At Lotus, we offer Cognitive Behaviour Therapy for a variety of mental health disorders. The treatment for OCD is mostly behavioural based – focused on what to ‘do’ differently in an effort to habituate or go towards the things that make you feel anxious. To augment this challenging behavioural work there is also a need for a philosophical change in order to drop your expectations and illusions of control around anxiety provoking events.
Worry is simply a demand for certainty and there is very little of that in the world (particularly right now). If this is true then how useful does this make all of our exhausting efforts to plan, predict, and avoid the things that make us anxious?
The use of Acceptance and Commitment Therapy (ACT) can be an incredibly helpful way to supplement the treatment of OCD. ACT uses one particularly helpful analogy of entering into a tug of war with a monster (symbolic of your OCD) to highlight this paradox. In this tug of war analogy, you are asked to conceptualize yourself as entering into a struggle by pulling on a rope with a seemingly immovable obstacle. While imagining pulling on this rope, consider for a moment how it might impact you.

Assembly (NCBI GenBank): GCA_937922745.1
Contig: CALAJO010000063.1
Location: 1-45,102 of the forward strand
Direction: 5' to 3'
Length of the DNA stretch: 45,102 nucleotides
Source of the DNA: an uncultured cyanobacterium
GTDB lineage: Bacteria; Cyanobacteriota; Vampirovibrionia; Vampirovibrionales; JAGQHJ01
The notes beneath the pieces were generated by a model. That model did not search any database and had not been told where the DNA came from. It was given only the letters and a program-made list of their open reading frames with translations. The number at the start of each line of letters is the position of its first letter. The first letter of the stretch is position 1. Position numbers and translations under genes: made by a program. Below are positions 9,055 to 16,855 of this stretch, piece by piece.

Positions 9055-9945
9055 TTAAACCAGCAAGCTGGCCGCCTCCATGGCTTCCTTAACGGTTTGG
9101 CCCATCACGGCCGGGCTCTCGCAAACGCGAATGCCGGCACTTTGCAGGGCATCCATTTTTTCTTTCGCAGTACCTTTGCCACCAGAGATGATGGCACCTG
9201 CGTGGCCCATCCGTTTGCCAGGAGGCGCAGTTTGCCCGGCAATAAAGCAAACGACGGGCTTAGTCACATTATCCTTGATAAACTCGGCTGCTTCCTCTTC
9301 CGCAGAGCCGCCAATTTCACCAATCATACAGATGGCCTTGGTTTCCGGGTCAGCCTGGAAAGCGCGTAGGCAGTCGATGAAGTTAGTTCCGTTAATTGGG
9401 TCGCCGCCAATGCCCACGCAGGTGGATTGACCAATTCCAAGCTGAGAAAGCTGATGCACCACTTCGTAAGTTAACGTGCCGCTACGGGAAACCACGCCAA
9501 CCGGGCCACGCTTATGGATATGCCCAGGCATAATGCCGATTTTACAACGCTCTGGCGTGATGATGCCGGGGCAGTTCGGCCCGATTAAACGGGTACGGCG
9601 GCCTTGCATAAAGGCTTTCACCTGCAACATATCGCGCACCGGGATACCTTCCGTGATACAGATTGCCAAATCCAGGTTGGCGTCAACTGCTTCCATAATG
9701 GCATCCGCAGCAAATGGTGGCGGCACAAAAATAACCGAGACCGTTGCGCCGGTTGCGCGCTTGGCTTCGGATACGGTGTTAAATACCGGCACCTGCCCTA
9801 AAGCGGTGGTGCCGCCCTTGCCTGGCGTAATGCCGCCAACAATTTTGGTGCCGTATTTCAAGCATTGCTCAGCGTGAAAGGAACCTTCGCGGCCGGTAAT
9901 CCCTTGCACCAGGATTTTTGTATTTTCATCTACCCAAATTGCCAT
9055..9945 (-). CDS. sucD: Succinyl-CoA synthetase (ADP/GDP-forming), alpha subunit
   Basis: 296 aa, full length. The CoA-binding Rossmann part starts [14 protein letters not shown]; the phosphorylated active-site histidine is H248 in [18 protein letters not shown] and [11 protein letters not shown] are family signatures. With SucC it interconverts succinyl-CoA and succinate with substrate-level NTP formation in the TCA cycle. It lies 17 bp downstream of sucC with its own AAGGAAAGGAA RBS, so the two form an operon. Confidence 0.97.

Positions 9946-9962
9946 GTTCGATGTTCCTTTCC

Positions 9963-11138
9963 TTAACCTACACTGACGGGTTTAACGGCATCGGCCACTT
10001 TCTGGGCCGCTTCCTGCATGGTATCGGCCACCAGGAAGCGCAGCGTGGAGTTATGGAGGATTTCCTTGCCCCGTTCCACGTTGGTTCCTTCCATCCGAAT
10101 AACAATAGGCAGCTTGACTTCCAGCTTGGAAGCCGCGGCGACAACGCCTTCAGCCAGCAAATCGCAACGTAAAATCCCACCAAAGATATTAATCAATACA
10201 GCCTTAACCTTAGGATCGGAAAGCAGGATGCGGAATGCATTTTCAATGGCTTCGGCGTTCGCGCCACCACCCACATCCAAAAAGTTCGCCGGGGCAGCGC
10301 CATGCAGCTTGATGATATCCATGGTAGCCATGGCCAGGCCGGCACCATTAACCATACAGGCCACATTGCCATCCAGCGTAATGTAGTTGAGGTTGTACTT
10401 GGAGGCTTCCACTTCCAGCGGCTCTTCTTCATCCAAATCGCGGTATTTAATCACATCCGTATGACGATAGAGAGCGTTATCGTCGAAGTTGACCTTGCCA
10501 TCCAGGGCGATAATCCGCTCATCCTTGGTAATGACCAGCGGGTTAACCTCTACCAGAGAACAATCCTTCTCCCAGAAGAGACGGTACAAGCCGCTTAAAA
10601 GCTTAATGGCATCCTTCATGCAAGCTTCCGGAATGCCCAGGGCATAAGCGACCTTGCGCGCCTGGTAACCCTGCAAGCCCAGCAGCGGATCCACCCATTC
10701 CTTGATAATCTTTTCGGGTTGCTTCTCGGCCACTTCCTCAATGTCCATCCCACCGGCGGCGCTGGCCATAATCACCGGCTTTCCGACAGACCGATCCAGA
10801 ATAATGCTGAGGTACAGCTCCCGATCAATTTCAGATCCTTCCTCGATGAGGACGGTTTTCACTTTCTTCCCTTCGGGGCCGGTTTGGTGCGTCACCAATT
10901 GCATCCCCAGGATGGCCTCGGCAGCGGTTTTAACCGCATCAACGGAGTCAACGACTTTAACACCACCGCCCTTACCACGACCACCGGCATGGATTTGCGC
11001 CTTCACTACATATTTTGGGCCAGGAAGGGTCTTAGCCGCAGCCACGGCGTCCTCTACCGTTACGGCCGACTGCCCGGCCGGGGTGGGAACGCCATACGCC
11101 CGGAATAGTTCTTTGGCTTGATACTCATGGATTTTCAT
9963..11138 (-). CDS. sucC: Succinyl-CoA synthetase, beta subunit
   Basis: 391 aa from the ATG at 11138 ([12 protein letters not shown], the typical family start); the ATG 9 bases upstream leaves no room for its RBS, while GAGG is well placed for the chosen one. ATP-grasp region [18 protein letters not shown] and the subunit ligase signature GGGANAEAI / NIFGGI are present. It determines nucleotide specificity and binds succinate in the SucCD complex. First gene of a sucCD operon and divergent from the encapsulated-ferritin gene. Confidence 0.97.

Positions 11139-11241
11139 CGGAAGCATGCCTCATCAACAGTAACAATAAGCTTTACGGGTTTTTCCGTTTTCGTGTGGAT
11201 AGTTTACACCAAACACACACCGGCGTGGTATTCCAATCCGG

Often people reflect on this experiential exercise and come up with answers like “it’s exhausting” or “I don’t have much energy for anything else”.
So… what do you do? Pull harder! Dig down deeper!
Nope… Drop the rope!
This can be easier said than done, especially with OCD where the monster (who’s a total jerk) is telling you that really awful things will happen if you drop it. Exposure Response Prevention (ERP) therapy is the gold standard for OCD treatment and the one that we use here at Lotus for the treatment of OCD. However, ACT also lends additional clever ways to change our relationships with these sticky OCD thoughts and helps you start to ‘loosen your grip’.
We utilize ACT principles as a supplement to our treatment methods which we believe helps by changing your philosophy and relationship with thoughts in general. After all, if your constantly being pushed around by intrusive thoughts it’s going to be very helpful to get to a place of knowing that pulling on that rope only makes it worse.